This culture is of great importance thanks to its scientifific, mathematic and astronomic legacy. Contrary to popular belief the Mayan civilization never “disappeared” completely, since its descendants still live in the region and many of them speak Mayan.
The most notable relics are the monumental constructions and impressive pyramids they built in their religious centres. Chichén-Itzá, which in the Mayan tongue means “on the edge of the well of the Itzáes” is the most important archaeological site in the Yucatan Peninsula and one of the most representative relics of the Mayan culture. In 1988 the United Nations Educational, Scientifific and Cultural Organization (UNESCO) named this archaeological site a World Heritage site and 9 years later, in 2007, it was voted one of the Seven New Wonders of the World by millions of people around the world.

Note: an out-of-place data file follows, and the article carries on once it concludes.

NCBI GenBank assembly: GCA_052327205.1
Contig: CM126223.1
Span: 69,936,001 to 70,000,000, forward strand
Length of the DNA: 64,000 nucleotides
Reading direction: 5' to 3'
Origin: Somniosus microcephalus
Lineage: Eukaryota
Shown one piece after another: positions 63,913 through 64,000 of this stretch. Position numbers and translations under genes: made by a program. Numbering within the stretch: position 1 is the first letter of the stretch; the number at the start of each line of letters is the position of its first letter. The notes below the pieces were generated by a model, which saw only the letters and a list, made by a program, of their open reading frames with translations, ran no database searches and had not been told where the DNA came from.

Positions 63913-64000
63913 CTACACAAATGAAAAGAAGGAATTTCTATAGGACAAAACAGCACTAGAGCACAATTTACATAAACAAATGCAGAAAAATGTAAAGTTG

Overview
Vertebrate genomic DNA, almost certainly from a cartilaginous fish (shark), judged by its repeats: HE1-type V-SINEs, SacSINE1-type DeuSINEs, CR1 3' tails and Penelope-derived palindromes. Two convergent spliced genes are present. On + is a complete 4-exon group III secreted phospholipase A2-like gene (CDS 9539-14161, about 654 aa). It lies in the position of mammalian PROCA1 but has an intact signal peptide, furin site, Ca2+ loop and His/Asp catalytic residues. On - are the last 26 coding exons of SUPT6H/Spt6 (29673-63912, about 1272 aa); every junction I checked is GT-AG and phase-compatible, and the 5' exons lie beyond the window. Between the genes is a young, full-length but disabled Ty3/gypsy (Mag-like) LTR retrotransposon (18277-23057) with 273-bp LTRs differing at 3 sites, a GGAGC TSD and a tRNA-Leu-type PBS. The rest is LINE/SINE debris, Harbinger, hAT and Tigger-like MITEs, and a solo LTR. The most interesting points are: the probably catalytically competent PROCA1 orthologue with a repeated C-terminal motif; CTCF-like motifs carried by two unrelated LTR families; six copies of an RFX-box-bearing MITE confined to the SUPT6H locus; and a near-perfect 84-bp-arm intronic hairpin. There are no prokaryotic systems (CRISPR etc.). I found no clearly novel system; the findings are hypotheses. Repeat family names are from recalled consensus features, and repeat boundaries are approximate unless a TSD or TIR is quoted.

There are many important archaeological ruins, such as Tulum, Cobá, and Ek Balam, among others.
Riviera Maya features a variety of lush and spectacular nature parks extending from the jungle to the white sand beaches, but each one offers a very different kind of day tour experience.
One not-to-miss experience in the Riviera Maya is swimming in a cenote, a natural cave filled with water. Considered sacred places by the ancient Maya (cenote means “sacred well”), they are found throughout the region. Some of the top spots include Cenote Azul (known for its fresh turquoise water), Gran Cenote (go early to avoid the crowds), and Dos Ojos (where you can snorkel amid stalactites and stalagmites)